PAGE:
06 / 22 / 2017

How to Respond to a Trademark Cease and Desist Letter

trademark infringement cease and desist letter

You have received a cease and desist letter, now what should you do?

A cease and desist letter is a communication that has two purposes:

  1. It demands you cease or stop doing something that the author claims only he, she, or it has the right to do. You may also be asked to make reparation.
  2. It is the first warning shot in a potential lawsuit.

The letter looks extremely intimidating, what with all the legal language about laws and court opinions that are supposed to uphold the author’s claim. It is meant to scare you into compliance rather than risk litigation.

However, a cease and desist letter is not legally binding. It is merely the opinion of one attorney who is representing a person or company that feels harmed by your actions. While attorneys are sworn to tell the truth and refrain from making false claims, there is nothing stopping them from having a bad or wrong opinion.

The letter does not guarantee a lawsuit, either. It may say a suit is imminent, and the author may have plans for a suit, but it doesn't mean it will happen.

So what should you do?

Keep Calm and Consider Compliance

First, do no harm to yourself by taking rash actions. In particular, do not respond to the letter yourself and do not publish it or mention it on social media. Anything you post and any response you make is admissible if the case does go to court.

Take time to understand fully what the letter says. Is it possible to comply with the cease and desist demand without damaging your business operations? If so, that may be your best course of action. At the least, if the problem is a potential trademark or copyright infringement, refrain from using the property in marketing and online until the issue is resolved.

Preserve all the evidence. This is not the time to delete files or email. Print everything out and gather the evidence into a file in case you are sued. Absolutely do not ignore or throw away the letter.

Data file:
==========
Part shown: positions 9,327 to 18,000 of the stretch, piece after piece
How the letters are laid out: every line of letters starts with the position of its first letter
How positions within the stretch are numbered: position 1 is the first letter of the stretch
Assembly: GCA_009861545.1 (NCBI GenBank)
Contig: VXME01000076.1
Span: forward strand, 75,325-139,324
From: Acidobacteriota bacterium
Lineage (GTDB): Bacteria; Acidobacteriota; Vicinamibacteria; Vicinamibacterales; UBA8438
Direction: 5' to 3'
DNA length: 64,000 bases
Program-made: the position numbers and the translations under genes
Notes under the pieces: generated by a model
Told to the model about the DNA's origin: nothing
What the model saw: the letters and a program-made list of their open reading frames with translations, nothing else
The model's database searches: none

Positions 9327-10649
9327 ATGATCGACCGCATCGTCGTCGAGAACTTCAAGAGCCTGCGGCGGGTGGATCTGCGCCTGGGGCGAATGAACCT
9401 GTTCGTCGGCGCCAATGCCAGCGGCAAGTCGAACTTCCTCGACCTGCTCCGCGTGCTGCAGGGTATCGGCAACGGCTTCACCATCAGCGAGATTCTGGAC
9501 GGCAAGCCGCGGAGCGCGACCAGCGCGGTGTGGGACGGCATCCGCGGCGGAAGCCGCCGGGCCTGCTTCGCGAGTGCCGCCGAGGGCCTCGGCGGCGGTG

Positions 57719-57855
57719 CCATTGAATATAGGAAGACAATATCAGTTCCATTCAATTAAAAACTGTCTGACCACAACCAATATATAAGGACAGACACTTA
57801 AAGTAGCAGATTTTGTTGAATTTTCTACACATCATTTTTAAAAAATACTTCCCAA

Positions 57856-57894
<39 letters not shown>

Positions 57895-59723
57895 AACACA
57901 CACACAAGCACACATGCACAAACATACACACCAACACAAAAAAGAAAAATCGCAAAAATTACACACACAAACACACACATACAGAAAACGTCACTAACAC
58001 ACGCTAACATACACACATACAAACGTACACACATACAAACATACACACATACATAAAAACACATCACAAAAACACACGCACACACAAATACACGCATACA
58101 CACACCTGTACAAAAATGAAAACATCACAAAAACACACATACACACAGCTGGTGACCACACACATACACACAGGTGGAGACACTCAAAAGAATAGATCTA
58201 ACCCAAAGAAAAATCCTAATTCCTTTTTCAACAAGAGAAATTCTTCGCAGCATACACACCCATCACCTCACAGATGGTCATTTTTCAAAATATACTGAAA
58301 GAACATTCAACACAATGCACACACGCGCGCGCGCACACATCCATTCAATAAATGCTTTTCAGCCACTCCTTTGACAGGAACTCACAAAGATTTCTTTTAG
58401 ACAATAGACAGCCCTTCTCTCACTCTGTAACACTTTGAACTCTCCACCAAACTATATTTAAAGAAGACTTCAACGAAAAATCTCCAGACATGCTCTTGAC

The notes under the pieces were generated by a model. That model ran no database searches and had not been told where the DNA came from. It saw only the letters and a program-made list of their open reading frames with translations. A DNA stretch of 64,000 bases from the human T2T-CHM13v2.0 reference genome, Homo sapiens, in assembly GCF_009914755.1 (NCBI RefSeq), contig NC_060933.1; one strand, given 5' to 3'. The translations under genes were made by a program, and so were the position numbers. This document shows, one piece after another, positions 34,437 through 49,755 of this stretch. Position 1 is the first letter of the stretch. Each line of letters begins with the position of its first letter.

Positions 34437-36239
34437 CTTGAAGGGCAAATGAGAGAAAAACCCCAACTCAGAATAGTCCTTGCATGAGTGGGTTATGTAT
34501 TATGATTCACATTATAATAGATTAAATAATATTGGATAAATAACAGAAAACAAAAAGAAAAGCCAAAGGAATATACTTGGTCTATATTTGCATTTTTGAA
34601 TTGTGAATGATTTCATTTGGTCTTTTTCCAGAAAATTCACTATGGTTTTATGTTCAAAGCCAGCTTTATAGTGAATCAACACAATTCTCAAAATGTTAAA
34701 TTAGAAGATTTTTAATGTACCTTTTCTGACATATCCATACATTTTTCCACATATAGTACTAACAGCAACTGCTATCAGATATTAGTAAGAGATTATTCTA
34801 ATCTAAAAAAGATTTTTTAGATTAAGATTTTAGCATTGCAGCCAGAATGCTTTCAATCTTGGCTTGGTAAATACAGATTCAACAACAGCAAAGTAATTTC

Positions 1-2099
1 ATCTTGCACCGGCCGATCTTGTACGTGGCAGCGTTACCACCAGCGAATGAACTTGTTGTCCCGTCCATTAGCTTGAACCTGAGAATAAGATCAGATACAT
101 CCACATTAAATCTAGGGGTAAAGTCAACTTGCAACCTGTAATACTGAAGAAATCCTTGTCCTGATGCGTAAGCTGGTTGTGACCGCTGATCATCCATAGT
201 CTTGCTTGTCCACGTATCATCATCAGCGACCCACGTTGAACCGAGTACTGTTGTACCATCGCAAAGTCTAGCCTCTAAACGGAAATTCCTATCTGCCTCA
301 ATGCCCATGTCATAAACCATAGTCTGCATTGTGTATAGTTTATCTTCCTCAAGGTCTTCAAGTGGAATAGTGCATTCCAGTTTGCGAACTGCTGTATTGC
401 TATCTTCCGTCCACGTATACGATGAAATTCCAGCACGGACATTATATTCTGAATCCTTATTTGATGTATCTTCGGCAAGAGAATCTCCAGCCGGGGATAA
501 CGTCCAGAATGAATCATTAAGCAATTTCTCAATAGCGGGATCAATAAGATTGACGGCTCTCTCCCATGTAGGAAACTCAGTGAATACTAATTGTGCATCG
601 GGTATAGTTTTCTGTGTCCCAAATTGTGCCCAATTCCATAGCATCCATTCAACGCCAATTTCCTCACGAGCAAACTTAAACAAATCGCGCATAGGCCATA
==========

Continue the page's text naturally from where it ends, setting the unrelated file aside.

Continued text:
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Consult an Attorney

The reason you should not respond directly to the cease and desist letter yourself is that it can be brought into court. Even if your decision is to comply with the demand, a lawyer can help you with your response. You must respond in order to keep the situation from escalating but if your attorney drafts and sends the letter it can be considered “settlement negotiations,” which are not admissible in court.

A letter directly from you, on the other hand, can be considered "party-opponent admission" and is excluded from the hearsay rules under the federal rule of evidence. Therefore, it can be used against you in court.

An attorney can also help you follow any special procedures detailed in the letter. For example, it may be a copyright violation notice for something on your website or your social media account. You will need to remove the offending material.

A lawyer experienced in business and patent law may give you a better chance of avoiding litigation and reducing the cost of a settlement.

Check Your Patents

Just because you receive a cease and desist letter doesn’t mean you are doing anything wrong. Sometimes an individual will accuse you of legal harm when there is none, either mistakenly or with intent.

Once you and your attorney have looked over the letter, check your own patents to make sure the problem isn’t on the side of the letter’s author. If you have a patent to protect the piece of intellectual property or physical property brought into question, you may be entitled to a claim of your own.

Still, do not rush off and try to handle this yourself. Work through your lawyer to effect client-attorney privilege and to work toward a positive outcome.

Respond to The Cease and Desist Letter

As mentioned above, you must respond to the cease and desist letter; you cannot ignore it or throw it away. Whether or not you think the claim is correct, you and your attorney must make the next move quickly to keep the issue from becoming a nightmare.

In the event you determine you are infringing on another person’s rights, you may need legal advice on proceeding with compliance. You may need to negotiate a delay in compliance because you have a lot of money tied up in merchandise with the offending trademark on it. You need time to dispose of it or to alter it for sale.

If the trademark is for a service, you will need time to rebrand and start marketing your new name. A lawyer can help you strike a balance, so you don't go bankrupt.

Receiving a cease and desist letter is no fun, but an emotional response is counter-indicated. You must respond but do not do so without the counsel of an attorney. Comply if appropriate, check your patents to ensure the claim is correct, and send all communication through your attorney until you have resolved the case.

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